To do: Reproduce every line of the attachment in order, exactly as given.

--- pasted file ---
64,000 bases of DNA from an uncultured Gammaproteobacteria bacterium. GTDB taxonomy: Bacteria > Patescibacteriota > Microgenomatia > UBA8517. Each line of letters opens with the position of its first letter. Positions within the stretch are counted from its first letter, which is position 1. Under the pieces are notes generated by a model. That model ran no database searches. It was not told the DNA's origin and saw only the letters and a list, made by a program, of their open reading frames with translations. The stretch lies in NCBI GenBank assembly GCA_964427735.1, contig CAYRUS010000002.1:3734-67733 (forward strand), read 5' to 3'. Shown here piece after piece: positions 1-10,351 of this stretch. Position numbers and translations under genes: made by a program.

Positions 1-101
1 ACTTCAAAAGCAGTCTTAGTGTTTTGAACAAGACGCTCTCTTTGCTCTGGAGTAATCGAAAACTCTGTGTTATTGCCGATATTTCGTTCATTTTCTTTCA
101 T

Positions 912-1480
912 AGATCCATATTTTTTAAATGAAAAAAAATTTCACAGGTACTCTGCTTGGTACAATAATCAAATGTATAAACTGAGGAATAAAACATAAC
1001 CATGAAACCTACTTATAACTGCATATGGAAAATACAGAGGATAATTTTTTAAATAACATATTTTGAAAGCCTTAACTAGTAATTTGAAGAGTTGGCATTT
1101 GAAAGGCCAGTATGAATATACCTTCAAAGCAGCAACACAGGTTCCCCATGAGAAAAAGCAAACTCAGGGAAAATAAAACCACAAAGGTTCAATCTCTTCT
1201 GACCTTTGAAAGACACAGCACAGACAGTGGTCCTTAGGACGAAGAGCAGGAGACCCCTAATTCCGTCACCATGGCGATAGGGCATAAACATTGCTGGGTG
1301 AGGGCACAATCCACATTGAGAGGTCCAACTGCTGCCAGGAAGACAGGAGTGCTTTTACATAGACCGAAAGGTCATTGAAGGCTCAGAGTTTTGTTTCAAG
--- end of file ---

64,000 bases of DNA from an uncultured Gammaproteobacteria bacterium. GTDB taxonomy: Bacteria > Patescibacteriota > Microgenomatia > UBA8517. Each line of letters opens with the position of its first letter. Positions within the stretch are counted from its first letter, which is position 1. Under the pieces are notes generated by a model. That model ran no database searches. It was not told the DNA's origin and saw only the letters and a list, made by a program, of their open reading frames with translations. The stretch lies in NCBI GenBank assembly GCA_964427735.1, contig CAYRUS010000002.1:3734-67733 (forward strand), read 5' to 3'. Shown here piece after piece: positions 1-10,351 of this stretch. Position numbers and translations under genes: made by a program.

Positions 1-101
1 ACTTCAAAAGCAGTCTTAGTGTTTTGAACAAGACGCTCTCTTTGCTCTGGAGTAATCGAAAACTCTGTGTTATTGCCGATATTTCGTTCATTTTCTTTCA
101 T

Positions 912-1480
912 AGATCCATATTTTTTAAATGAAAAAAAATTTCACAGGTACTCTGCTTGGTACAATAATCAAATGTATAAACTGAGGAATAAAACATAAC
1001 CATGAAACCTACTTATAACTGCATATGGAAAATACAGAGGATAATTTTTTAAATAACATATTTTGAAAGCCTTAACTAGTAATTTGAAGAGTTGGCATTT
1101 GAAAGGCCAGTATGAATATACCTTCAAAGCAGCAACACAGGTTCCCCATGAGAAAAAGCAAACTCAGGGAAAATAAAACCACAAAGGTTCAATCTCTTCT
1201 GACCTTTGAAAGACACAGCACAGACAGTGGTCCTTAGGACGAAGAGCAGGAGACCCCTAATTCCGTCACCATGGCGATAGGGCATAAACATTGCTGGGTG
1301 AGGGCACAATCCACATTGAGAGGTCCAACTGCTGCCAGGAAGACAGGAGTGCTTTTACATAGACCGAAAGGTCATTGAAGGCTCAGAGTTTTGTTTCAAG